Don’t Tell Them What You Think Before You Know What THEY Think!

My husband likes to say: “Opinions are like noses, everybody has one.” There’s truth in that, of course. We do all have opinions and even if they’re not strongly held–or strongly expressed–they impact the way we interact with those around us, including individuals and organizations.

For businesses and business professionals attempting to shape those opinions (often called “public relations” or PR), there can be a tendency to start the process by sending out “key messages,” from the standpoint that “we need to get the word out!”

To that, I like to say: “Hold your horses!” There’s danger in being too quick to act, depending on the magnitude of the issue and the audience of interest. Here’s an example: Suppose I’m a leader in a health care organization and I’ve been seeing a lot on the news about consumer concern over rising health care costs. I might naturally think: “I’d better contact my PR department and have them implement a campaign to address these concerns.”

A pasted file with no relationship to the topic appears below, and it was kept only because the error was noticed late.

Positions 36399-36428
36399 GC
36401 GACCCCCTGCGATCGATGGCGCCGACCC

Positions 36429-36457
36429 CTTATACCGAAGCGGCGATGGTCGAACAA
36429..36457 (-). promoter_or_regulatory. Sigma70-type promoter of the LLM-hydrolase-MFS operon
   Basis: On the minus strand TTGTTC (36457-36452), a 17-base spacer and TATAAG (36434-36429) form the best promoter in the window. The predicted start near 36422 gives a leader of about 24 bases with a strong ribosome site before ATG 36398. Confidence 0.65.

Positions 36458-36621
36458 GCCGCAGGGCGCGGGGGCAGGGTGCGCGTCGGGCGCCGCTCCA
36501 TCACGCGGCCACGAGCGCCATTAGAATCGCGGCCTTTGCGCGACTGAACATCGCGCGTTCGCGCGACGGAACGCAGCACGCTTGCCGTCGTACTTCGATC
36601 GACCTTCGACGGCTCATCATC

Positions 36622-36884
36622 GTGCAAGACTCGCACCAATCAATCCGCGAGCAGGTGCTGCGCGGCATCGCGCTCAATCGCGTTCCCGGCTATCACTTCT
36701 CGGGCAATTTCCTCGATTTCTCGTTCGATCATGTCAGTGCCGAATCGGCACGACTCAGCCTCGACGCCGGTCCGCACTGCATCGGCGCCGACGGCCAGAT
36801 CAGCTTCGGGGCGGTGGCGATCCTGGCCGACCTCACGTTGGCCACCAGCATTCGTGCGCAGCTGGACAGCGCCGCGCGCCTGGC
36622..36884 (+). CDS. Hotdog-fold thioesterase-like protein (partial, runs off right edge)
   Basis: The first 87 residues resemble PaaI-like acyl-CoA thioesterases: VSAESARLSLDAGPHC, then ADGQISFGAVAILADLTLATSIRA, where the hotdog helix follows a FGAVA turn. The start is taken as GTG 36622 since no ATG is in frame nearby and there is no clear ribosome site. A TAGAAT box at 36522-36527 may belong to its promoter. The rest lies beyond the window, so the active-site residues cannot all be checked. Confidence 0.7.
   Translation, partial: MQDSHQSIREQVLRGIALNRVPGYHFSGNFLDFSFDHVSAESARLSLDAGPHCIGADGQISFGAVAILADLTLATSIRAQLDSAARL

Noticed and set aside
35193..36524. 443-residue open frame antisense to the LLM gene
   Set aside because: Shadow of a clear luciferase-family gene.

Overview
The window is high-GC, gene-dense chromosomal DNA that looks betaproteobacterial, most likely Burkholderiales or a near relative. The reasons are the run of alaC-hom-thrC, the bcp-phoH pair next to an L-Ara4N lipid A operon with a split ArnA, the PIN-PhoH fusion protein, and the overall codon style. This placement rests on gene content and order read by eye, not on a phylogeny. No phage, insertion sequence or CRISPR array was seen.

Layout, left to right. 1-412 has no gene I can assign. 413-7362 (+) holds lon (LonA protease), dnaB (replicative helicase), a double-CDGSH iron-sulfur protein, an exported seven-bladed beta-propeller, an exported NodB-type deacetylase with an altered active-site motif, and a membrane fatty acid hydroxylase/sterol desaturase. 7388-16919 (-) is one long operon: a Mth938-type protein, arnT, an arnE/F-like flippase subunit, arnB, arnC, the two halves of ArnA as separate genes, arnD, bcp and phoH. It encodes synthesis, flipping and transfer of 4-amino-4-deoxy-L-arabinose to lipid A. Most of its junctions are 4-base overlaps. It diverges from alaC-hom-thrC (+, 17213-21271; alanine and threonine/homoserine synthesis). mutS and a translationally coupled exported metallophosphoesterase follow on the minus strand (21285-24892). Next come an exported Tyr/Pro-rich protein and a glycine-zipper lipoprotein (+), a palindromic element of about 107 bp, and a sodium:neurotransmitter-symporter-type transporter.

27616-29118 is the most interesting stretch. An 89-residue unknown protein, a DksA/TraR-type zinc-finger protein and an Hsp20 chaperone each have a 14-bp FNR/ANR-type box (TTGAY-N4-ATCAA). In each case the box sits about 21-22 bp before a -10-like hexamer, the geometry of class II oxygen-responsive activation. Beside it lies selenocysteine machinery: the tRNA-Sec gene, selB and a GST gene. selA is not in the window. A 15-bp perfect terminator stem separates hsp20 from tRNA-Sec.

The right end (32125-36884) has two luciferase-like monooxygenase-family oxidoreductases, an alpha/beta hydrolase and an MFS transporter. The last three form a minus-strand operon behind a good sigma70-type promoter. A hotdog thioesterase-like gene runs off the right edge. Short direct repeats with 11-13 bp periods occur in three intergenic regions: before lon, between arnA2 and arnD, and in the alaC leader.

Seems logical. But, what if the consumers in that health care leader’s market aren’t really that concerned about health care costs in their market? What if they are more concerned about other issues? If that’s the case, and that organization (because they didn’t take the time to find out what the public sentiment actually was) goes ahead with their campaign they may, inadvertently, raise an issue that never even existed. That can be a problem.

Certainly, communicators can’t conduct extensive research for every communication effort–and not all of these efforts require it. However, if the communication effort represents significant potential risk to the organization in terms of public perception and response, it pays to get the lay of the land before moving forward.

After all, if you don’t know what your audience currently thinks or believes, how do you know where (or to what extent) you need to exert your communication muscle?


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